Reviewed by Colin Jacobson (June 4, 2017)
When Disney put out a live-action remake of Alice in Wonderland, it did good business and launched a new trend. Through 2016, the studio then produced four more films in this vein, and except for Pete’s Dragon, all of them turned into hits.
None of which prepared anyone for 2017’s Beauty and the Beast. The four successful live-action remakes all made US receipts in the $200 million to $300 million range, but Beast blew away those totals. It topped out over $500 million in the US and cruised past the $1.2 billion mark total worldwide.
So don’t expect Disney to bail on live-action remakes anytime soon. The 2017 Beast follows the same story as the 1991 original, and it starts with a prologue that tells us how a handsome but arrogant young prince gets physically mutated into a beast.
An enchantress gives him a specific period of time in which he must find true love, an idea that seems far-fetched given his furry appearance. As part of the deal, all of the prince’s servants got turned into household objects, and the group appears destined to live out their lives in unusual forms.
The film then moves ahead a few years and lands us in a small French village. There we meet Belle (Emily Watson), an intelligent, lively and beautiful young woman who feels constricted among the narrow minds in her provincial town.
Town hunk Gaston (Luke Evans) sets his romantic sights on Belle, largely because none of the other women seem quite as lovely as she. However, Belle feels no interest whatsoever in the crude, crass, and self-absorbed lunkhead.
On the way toward a market to sell his wares, Belle’s toy-maker father Maurice (Kevin Kline) gets lost and then attacked by wolves. Out of desperation, he ends up at a gloomy castle, where the Beast (Robby Benson) holds him captive. Maurice’s horse Phillippe manages to gallop back to the family home, where his presence alerts Belle that a problem occurred.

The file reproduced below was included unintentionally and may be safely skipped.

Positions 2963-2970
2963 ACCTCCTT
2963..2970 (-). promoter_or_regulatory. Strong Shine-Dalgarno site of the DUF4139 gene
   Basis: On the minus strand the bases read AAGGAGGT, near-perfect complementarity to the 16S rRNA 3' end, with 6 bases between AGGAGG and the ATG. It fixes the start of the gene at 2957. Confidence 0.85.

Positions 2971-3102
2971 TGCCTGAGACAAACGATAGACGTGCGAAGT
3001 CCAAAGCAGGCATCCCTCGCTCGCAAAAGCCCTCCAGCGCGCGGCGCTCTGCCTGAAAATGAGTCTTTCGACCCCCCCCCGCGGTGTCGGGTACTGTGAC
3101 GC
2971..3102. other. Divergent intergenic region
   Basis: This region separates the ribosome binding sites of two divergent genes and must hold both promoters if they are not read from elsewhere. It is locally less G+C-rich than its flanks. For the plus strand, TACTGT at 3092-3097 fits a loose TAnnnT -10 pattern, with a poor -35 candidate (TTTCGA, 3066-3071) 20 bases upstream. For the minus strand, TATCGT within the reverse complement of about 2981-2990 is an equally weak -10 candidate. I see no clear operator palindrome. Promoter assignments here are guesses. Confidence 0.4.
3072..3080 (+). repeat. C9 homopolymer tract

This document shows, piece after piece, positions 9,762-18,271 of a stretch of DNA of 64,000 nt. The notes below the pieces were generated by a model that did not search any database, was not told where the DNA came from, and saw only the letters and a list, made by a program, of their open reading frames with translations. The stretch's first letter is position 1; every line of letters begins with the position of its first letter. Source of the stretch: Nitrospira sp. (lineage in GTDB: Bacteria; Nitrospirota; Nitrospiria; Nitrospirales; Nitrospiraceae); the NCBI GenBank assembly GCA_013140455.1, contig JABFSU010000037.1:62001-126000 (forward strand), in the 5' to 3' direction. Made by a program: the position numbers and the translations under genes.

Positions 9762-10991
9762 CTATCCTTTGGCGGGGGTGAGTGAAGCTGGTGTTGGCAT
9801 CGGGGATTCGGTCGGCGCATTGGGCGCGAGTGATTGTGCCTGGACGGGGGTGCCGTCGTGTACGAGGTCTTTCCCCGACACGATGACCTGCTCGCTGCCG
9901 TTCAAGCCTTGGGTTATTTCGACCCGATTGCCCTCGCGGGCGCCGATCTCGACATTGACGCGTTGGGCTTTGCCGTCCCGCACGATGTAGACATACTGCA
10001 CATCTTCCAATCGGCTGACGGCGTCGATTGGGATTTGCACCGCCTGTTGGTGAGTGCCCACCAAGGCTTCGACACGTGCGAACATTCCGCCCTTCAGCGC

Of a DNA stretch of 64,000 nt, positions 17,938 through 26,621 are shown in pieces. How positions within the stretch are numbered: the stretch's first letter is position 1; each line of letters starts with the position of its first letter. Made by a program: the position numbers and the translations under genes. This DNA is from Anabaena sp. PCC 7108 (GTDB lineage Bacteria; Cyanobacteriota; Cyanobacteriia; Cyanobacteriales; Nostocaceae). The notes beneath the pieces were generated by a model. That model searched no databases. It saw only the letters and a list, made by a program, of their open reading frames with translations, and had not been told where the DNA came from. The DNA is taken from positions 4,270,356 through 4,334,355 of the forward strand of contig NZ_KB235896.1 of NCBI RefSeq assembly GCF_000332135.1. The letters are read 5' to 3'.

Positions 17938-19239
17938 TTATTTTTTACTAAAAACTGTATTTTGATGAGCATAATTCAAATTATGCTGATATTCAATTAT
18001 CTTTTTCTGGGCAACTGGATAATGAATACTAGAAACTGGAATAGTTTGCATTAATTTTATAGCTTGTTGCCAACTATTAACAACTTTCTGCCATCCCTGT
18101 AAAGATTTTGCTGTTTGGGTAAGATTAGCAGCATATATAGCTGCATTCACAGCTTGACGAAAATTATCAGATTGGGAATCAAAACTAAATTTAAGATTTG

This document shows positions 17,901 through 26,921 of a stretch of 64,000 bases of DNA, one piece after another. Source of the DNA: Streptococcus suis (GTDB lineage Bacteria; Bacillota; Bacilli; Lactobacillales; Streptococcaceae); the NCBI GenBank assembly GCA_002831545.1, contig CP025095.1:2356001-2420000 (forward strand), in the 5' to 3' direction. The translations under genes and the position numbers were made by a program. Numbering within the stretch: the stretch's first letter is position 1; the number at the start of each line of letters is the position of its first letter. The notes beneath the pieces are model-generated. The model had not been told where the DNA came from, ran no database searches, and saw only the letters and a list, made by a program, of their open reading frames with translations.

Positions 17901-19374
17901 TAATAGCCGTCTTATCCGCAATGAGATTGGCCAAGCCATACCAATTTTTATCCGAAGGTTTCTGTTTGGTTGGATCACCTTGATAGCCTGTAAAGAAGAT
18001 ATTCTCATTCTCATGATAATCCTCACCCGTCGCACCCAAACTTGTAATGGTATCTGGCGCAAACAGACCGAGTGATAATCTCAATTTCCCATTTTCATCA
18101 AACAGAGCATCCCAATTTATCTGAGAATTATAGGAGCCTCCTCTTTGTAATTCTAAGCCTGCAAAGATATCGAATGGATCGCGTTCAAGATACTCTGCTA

Belle sets out to find Maurice, and when she does, she strikes a deal with the Beast: to spare her father, she trades places with him. The castle’s staff – as highlighted by Cogsworth (Ian McKellen), Lumiere (Ewan McGregor), and Mrs. Potts (Emma Thompson) – all hope that she will be their master’s true love. This will turn them human again, but they need to coach Beast through a rough start to set the pair on the path to romance.
The remainder of Beast essentially follows this road, as complications ensue due to the actions of Gaston. He still wants Belle, and unless she marries him, he’ll get Maurice tossed in the loony bin.
This threat ruptures the Belle/Beast romance and threatens the affected characters’ return to human form, as Belle doesn’t know they’re under some time pressure. Indeed, Belle isn’t aware that the Beast is human and everyone will turn back if the couple falls in love.
When I mentioned earlier that the 2017 Beast followed the same story as the 1991 version, I meant that pretty literally. If you compare the synopsis above to the one in my review of the animated edition, you’ll see they’re nearly identical, as the 2017 film does little to deviate from the prior flick’s template.
Because of that, I skipped the 2017 Beast during its theatrical run. I loved the 1991 film and just couldn’t muster the energy to see what appeared to be such a close remake. Whereas movies like Maleficent and the live-action Alice in Wonderland tried to do something different with their stories, the 2017 Beast’s advertising made it look like a carbon copy.